In the 1990s, the Tan family turned the business into an import and export one; selecting unique pieces from China, Thailand, Indonesia, and Myanmar to redistribute from Singapore. This was after they visited their ancestral village in Chaozhou, China, where the family patriarch Tan Kin Seh was born. At the same time, Thow Kwang also focused on producing elaborate ornamental pieces commissioned for display in restaurants and hotel lobbies, and as company gifts for honoured guests.
Home in the jungle
The Tan family has lived onsite for 50 years but not without uncertainty that the land lease may one day be terminated. Tucked away behind signboards, the imposing hulk of the dragon kiln and heaps of unfinished pottery products, the quiet Tan family home is a small building nestled against a big tree.
The land which the pottery jungle currently occupies was originally slated for redevelopment by a sleek eco-business park next door. It was only after the National Heritage Board affirmed the cultural value of Thow Kwang that its lease was extended temporarily. Like the sinuous movement of a dragon in the air, Thow Kwang continues to find new ways making itself relevant and accessible.
In recent years, the focus is to educate the public on the history of the dragon kiln and the place it occupies in Singaporean history, in hopes that this will help to preserve and sustain Thow Kwang. They collaborate with schools to give educational tours and excursions, work with clay artists from all over the world to produce exceptional pieces of art, and partner with local farmers’ groups such as the Kranji Countryside Association, to strengthen their cultural standing in Singapore.
In a nation voraciously hungry for space to pursue economic activities, the preservation of a place like Thow Kwang has, in Mr Tan’s mind, become increasingly important.
There are young faces in the family business: one of them is Stella Tan, Mr Tan’s niece. She is a capable, brisk young woman. On the afternoon we meet, she is wearing a casual shirt with rolled-up sleeves and her hands are dusty from work in the pottery jungle. Most women her age are facing computers in an office but Stella is a clay artist who does double duty as the only full-time staff member at Thow Kwang. She taps on the burgeoning handicraft market in Singapore to sell Thow Kwang’s wood-fired ceramic pottery pieces, using retail platforms such as Naiise to showcase her products, alongside bottles of cold-pressed juices and designer tote bags.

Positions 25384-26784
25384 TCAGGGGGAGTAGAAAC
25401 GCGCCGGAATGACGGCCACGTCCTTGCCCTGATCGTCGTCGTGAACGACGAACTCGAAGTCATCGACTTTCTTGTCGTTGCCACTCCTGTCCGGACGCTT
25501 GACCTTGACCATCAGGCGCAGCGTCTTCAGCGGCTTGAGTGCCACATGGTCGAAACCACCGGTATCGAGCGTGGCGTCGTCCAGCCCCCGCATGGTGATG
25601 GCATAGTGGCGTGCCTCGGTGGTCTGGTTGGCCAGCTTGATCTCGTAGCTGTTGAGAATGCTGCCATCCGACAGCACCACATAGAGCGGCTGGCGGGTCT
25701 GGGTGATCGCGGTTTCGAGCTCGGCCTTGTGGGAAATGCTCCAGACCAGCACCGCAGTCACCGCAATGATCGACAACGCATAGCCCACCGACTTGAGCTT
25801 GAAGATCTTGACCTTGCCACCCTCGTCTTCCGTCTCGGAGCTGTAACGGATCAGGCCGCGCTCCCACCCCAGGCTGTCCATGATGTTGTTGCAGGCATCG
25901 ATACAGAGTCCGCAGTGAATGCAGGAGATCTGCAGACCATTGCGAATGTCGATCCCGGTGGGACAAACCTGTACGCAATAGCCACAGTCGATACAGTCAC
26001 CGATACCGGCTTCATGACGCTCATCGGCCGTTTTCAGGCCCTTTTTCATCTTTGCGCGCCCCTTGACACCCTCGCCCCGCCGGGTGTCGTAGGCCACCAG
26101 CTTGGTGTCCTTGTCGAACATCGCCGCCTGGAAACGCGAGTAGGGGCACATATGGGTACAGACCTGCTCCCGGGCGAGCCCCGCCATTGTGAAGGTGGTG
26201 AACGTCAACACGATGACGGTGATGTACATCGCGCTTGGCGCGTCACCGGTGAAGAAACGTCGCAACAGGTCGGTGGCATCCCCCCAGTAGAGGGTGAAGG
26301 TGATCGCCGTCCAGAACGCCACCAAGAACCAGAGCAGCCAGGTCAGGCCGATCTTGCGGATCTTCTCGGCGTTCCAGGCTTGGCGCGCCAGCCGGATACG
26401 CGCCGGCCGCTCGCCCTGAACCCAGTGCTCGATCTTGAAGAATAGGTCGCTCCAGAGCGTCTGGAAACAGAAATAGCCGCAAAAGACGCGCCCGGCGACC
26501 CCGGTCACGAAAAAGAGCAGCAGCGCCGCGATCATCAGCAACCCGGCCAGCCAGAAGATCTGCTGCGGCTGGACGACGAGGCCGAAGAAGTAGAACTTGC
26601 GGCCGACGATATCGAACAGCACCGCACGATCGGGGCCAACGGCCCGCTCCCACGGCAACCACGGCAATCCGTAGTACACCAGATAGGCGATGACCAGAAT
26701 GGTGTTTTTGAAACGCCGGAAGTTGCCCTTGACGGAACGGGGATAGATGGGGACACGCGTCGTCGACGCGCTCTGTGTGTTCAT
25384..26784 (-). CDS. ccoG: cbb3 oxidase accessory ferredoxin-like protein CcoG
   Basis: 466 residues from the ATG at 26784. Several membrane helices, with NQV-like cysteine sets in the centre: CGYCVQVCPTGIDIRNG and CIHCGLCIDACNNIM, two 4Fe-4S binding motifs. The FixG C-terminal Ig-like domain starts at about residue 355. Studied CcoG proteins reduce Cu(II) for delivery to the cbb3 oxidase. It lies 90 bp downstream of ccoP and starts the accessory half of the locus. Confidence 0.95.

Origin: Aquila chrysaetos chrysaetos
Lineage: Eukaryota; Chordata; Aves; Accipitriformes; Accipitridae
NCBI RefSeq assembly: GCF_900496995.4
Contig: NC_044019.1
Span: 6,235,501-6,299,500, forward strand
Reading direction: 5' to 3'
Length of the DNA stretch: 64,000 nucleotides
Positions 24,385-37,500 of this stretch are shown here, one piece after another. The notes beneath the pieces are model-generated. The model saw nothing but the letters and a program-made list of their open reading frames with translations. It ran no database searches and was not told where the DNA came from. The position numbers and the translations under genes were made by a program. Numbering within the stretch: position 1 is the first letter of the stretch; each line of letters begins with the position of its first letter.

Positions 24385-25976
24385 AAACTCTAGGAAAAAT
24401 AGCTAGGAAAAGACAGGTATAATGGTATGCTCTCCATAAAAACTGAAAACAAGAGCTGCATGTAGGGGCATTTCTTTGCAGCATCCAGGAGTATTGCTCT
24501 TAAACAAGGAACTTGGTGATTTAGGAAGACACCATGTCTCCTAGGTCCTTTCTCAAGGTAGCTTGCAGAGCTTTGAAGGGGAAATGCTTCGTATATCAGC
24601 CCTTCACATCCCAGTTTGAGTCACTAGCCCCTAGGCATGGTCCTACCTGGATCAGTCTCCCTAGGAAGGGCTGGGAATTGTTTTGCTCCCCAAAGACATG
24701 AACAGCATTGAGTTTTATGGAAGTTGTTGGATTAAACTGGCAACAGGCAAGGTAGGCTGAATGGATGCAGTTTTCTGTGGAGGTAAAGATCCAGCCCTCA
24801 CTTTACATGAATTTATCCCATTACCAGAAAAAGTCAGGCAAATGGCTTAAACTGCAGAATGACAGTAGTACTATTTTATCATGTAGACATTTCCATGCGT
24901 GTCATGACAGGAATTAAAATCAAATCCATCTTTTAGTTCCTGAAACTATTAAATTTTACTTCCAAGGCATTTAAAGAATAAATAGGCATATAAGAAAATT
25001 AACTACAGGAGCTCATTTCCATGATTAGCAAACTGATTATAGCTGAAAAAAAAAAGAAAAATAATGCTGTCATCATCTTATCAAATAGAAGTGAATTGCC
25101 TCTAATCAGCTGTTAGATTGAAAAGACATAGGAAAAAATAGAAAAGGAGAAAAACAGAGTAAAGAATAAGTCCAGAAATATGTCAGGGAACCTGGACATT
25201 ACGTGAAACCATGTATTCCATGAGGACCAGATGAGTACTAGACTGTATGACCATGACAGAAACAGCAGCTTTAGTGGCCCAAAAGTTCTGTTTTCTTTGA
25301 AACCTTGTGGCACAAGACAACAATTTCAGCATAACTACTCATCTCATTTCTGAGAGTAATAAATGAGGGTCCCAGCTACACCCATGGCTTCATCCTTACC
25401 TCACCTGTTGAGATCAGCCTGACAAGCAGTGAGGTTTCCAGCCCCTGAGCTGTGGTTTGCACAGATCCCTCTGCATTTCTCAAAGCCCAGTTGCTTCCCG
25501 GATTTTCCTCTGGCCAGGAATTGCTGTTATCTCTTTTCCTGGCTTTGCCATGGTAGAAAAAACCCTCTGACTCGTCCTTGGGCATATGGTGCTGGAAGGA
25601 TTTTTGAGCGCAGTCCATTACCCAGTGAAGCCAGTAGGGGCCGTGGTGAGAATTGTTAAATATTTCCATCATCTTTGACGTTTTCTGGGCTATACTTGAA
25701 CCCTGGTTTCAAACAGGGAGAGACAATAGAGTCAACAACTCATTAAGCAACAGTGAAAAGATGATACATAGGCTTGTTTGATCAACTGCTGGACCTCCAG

Firing the dragon kiln is a laborious process. You will require more than a week of working, waiting and a keen appreciation of the dragon’s fickle character. “You can only learn through experience,” Mr Tan says. “Like what happens when you place a pottery piece at a particular place: the temperature and length of time you can leave it there for. A lot of it is still trial and error.”
The results of Thow Kwang’s various attempts at public outreach have been varied but they say it is important to keep trying. They are much loved by their visitors, such as clay artists and families that come over for a weekend visit. The sense of warm camaraderie in Thow Kwang is reminiscent of the gotong royong sensibility popular in the past.
Yulianti Tan, the energetic and charismatic wife of Mr Tan, is encouraged by the number of youngsters who visit—particularly those willing to plunge right in to the craft of pottery-making.
She says the importance lies not in constructing grand masterpieces but in cultivating an interest and curiosity about the process. That is what will keep the art of wood-fired pottery alive: the willingness to experiment and thirst to understand the complex craft of pottery.
She recounts the time a group of young kindergartners visited Thow Kwang. After explaining that the craft of pottery is diminishing in Singapore, a child gazed at her and exclaimed, “But I want this place to stay!”
For the Tans, who have been here since the 60s, Thow Kwang is much more than just business as usual. It is the place where Mr Tan grew up washing the muddy soil off his white school shoes, where a marriage was forged, where a family decided that they will keep alive what they have inherited. They, too, want this place to stay.